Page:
Though the obesity in these patients is common, researchers have found different medications that they can take to prevent the endless appetite, such as exenatide, lorcaserin, naltrexone/bupropion, and phentermine/topiramate. As obesity in the syndrome can end a life at around thirty to forty year's of age, diet restrictions and the given medications are essential to help one with PSW continue on in life.
Body dysmorphic and eating disorders can not only be two different illnesses, but some disorders involve both, such as Anorexia Nervosa. Anorexia is one of the most well-known disorders that presents itself after puberty. Anorexia occurs when a person starves themselves and loses weight. A person may do this for many reasons, including a body dysmorphic disorder. Often times, a person with this disorder can not help but see themselves as overweight and obese, causing them to want to lose a tremendous amount of weight. The given disorder is not mainly focused on food, starving themselves is just one way that an Anorexic may try to cope with life, as individuals with Anorexia usually equate thinness with worth. The dysmorphia can cause one to starve, purge, or misuse diet aids, diuretics, laxatives, and enemas.
The body dysmorphia in Anorexia can be caused by many different elements. Some common ones are bullying based on weight, comments from friends and family, what is expected in the community, mental illnesses, and many more. The most common cause of Anorexia Nervosa is genetics. 50 to 80 percent of Anorexia cases are caused by genetics, whether it be that a family member had or has Anorexia exactly, or another eating disorder that has similar roots, such as Bulimia Nervosa. There are two subtypes that can make a person anorexic. The most common of those is a restrictive diet. This is the most well known, where one restricts their diet to a dangerous, and oftentimes fatal, amount of calories per day, resulting in severe weight loss.
Individuals with Anorexia in the restrictive form would be obsessed with their weight, visual size, and BMI. Though mood disorders such as depression are common in the Anorexic, they are less likely to appear in someone with the restrictive subtype of this disorder. The other subtype of the given disorder is where one will binge, followed by purging and overusing laxatives, but will still keep a restrictive diet. This may sound similar to Bulimia, except that individuals who are suffering from bulimia will most often have an average body weight, and in some cases, they may be overweight. Patients with Anorexia in the binge and purge subtype will still be extremely underweight. Thankfully, there are many different ways to treat individuals with both subtypes, ranging from therapy to starting an inpatient treatment program. There are many online counseling programs as well.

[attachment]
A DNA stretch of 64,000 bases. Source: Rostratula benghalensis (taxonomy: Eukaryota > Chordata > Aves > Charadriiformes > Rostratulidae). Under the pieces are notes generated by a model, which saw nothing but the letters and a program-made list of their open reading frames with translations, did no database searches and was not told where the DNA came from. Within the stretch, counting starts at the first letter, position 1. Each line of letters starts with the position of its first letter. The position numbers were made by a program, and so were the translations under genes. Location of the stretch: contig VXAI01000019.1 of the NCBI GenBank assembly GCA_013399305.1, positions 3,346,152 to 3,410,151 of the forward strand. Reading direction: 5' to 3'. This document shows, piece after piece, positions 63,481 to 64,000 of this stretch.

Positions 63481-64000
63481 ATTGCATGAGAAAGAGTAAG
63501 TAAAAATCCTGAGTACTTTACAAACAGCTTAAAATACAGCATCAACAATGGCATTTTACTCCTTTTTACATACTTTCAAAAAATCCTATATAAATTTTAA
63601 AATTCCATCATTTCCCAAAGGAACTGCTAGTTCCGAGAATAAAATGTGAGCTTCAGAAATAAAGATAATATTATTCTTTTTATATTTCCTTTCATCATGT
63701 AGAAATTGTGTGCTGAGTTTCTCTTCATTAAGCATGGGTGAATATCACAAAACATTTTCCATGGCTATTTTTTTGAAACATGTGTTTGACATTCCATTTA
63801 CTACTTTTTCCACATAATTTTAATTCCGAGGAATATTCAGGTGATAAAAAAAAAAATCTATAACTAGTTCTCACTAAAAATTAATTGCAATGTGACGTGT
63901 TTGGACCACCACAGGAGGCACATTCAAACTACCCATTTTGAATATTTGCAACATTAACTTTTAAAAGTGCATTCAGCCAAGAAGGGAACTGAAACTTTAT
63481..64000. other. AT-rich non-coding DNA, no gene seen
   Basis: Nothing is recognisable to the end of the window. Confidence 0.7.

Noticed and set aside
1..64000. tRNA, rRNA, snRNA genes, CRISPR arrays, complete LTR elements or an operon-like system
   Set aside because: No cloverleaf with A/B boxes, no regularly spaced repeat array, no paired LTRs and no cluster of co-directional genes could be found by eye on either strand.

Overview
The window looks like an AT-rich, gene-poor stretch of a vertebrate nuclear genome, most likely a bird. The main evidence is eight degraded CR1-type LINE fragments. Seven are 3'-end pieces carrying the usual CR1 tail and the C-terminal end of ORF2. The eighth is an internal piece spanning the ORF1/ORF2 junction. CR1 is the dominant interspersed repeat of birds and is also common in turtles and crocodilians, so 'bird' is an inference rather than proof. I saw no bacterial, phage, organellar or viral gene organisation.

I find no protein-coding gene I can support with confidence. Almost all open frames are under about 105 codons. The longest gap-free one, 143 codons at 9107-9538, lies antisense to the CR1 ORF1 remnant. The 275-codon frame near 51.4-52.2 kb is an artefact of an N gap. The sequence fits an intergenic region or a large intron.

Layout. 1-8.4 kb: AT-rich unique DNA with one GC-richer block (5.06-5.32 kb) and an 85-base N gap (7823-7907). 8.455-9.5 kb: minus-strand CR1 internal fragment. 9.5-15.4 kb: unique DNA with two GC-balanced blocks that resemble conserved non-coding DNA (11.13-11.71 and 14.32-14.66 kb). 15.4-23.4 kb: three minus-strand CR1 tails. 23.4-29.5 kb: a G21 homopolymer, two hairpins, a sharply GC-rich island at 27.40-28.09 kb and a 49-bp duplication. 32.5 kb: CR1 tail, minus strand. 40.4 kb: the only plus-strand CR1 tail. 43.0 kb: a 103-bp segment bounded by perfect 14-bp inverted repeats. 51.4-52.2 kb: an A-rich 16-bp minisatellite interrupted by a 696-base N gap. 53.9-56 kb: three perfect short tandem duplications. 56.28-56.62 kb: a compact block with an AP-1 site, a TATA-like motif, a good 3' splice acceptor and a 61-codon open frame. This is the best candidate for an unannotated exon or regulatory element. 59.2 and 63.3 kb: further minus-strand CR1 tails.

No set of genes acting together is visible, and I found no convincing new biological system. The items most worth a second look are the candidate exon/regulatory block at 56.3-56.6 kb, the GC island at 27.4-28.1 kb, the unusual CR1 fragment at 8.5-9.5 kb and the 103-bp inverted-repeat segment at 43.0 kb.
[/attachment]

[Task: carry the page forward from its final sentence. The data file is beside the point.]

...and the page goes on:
Many Anorexic individuals consider a dietician for treatment, as they can create balanced diets to help gain back and keep the weight that they lost. There are also many different medications one could take to rid themselves of Anorexia. Fluoxetine could help people with anorexia overcome their depression and maintain a healthy and stable weight once they have gotten their eating under control. Fluoxetine is in a class of drugs called selective serotonin uptake inhibitors. These medications can help to increase serotonin levels. If the patient does not do well on an SSRI, they may get prescribed to olanzapine, an antipsychotic drug usually used to treat schizophrenia.
This medication has been found to help some people with anorexia gain weight and change their obsessive thinking. These treatments are all said to be extremely effective, giving hope for all those with Anorexia. Bigorexia, obesity in Prader-Willi syndrome, and Anorexia Nervosa are all focused on the need for satisfaction, whether it be for the size of muscles, the appetite, or for thinness. Most cases of body dysmorphia and eating disorders around the world are centered on the need for satisfaction about size or appetite, not only the three given ones. This includes bulimia nervosa, binge eating disorder, and pica. Eating disorders are dangerous and sometimes deadly to individuals who experience them, and they need more attention. It is overwhelmingly important that these disorders be treated before they cause any more deaths and heartbreak.